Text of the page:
Japanese American artist to showcase mural on Day of Remembrance

To honor the 80th anniversary of the Day of Remembrance, Meta — formerly known as Facebook — is partnering with the Bellevue Arts Museum to host a livestream dedicated to Nikkei farmers who once resided in the city of Bellevue.

The livestream will include a behind the scenes look at a mural titled “Emerging Radiance: Honoring the Nikkei Farmers of Bellevue,” by artist Michelle Kumata and creative director Tani Ikeda. The mural consists of nine large scale portraits of local Nikkei farmers and augmented reality activations that bring stories to life through animating the mural with archival images and audio recordings.

“The skin tones are shades of gold and yellow to convey reverence and honor for these individuals and the Japanese American farmer community,” said Kumata. “The color also represents how these people were viewed and targeted at that time, and also how we, Asian Americans, continue to be viewed and targeted as yellow people, and as forever foreigners. Yellow represents how we own our unique cultures, heritage and history, and embrace the beauty of being different.”

Kumata’s hand-painted mural was previously unveiled in Meta’s Bellevue office, and a hand-painted replica of the mural’s imagery will be displayed on a life-sized farmhouse, designed by architect Jerry Chihara, at the Bellevue Arts Museum.

The event is free to the public and will take place virtually from noon to 1 p.m. Feb. 19. The livestream will be available through the Bellevue Arts Museum’s Facebook and YouTube accounts.

In addition to partnering with the Bellevue Arts Museum and Michelle Kumata, Meta will also be partnering with imMEDIAte Justice, a nonprofit organization that teaches hands-on filmmaking and media literacy to young women, and FutureArts, a Washington-based nonprofit organization that creates togetherness in communities.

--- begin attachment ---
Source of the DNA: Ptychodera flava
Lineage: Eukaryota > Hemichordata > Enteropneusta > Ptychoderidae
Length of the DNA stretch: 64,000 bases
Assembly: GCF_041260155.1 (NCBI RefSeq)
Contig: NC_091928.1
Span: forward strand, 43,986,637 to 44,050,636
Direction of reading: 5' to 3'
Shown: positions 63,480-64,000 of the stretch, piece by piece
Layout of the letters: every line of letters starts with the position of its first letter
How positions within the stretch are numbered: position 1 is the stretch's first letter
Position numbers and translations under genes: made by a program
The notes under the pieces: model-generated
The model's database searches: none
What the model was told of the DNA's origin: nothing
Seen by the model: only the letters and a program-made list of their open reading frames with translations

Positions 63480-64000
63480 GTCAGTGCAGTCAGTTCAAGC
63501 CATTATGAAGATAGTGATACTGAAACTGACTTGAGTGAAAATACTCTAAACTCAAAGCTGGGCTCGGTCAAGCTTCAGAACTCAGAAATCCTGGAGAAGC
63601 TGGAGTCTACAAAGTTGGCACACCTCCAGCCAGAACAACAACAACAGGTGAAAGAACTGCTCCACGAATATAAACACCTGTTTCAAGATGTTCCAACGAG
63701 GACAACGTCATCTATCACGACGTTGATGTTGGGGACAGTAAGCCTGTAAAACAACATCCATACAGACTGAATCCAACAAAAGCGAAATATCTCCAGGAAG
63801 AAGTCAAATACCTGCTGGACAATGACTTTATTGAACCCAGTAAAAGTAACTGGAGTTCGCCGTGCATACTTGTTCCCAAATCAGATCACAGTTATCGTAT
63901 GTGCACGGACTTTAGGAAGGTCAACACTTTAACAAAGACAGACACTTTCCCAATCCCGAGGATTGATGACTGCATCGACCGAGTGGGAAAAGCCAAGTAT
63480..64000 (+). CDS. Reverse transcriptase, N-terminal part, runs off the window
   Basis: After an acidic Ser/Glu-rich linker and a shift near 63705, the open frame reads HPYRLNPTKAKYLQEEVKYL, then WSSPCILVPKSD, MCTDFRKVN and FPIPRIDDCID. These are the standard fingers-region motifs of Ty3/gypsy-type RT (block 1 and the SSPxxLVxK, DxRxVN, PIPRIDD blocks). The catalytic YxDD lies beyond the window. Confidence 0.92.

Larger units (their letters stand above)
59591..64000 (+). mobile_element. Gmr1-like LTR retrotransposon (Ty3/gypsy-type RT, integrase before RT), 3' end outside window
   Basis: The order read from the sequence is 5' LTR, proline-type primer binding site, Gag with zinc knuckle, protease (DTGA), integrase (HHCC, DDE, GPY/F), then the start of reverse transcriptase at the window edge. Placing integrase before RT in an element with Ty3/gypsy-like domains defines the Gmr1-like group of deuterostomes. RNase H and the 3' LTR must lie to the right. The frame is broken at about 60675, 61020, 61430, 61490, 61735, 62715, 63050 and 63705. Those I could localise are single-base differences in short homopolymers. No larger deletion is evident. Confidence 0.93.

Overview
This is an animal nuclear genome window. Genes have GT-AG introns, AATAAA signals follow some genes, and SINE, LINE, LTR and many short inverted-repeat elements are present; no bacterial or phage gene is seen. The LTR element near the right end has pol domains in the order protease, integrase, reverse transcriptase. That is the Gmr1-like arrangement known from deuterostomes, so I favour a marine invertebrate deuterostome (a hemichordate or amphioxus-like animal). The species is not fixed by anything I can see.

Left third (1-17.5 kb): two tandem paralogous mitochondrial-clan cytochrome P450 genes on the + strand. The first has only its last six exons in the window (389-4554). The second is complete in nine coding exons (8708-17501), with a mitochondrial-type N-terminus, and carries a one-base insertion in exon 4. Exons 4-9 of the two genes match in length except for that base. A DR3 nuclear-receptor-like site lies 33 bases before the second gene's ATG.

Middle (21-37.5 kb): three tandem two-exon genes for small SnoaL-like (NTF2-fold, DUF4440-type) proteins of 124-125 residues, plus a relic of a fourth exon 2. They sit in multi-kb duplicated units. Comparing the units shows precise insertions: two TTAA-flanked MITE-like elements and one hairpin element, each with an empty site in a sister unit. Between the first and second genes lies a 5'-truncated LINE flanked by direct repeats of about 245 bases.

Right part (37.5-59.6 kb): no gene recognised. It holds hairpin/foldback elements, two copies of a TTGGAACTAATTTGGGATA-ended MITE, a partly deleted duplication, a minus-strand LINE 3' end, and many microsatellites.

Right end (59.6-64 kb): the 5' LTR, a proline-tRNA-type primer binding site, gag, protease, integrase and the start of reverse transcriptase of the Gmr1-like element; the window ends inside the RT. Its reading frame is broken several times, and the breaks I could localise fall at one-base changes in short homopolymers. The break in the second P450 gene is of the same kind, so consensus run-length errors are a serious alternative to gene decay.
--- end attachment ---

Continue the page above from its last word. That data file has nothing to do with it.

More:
About the artist

Michelle Kumata is a 3.5 generation Japanese American artist. She received a BFA in illustration from the School of Visual Arts in New York and was a graphic artist for the Seattle Times for over a decade.

For 12 years, Kumata acted as the Exhibit Director at the Wing Luke Museum, where she worked with Asian and Native Americans as well as Hawaiian and Pacific Islanders to amplify their voices through engaging exhibits.

Kumata is currently exploring the Japanese diaspora in the United States and Brazil through oral histories and visual storytelling. Kumata’s work can be seen in collections at Meta, Seattle City Light Civic Art Collection, and the Library of Congress.

About the creative director

Tani Ikeda is an Emmy winning director who creates narratives, documentaries, music videos, and commercial films. Ikeda co-founded the nonprofit organization, imMEDIAte Justice, at the age of 21, and she currently serves as the Executive Director.

To RSVP for the event, visit https://www.bellevuearts.org/programs-events/public-programs/2022-02-19-day-of-remembrance

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Source: Bellevue Reporter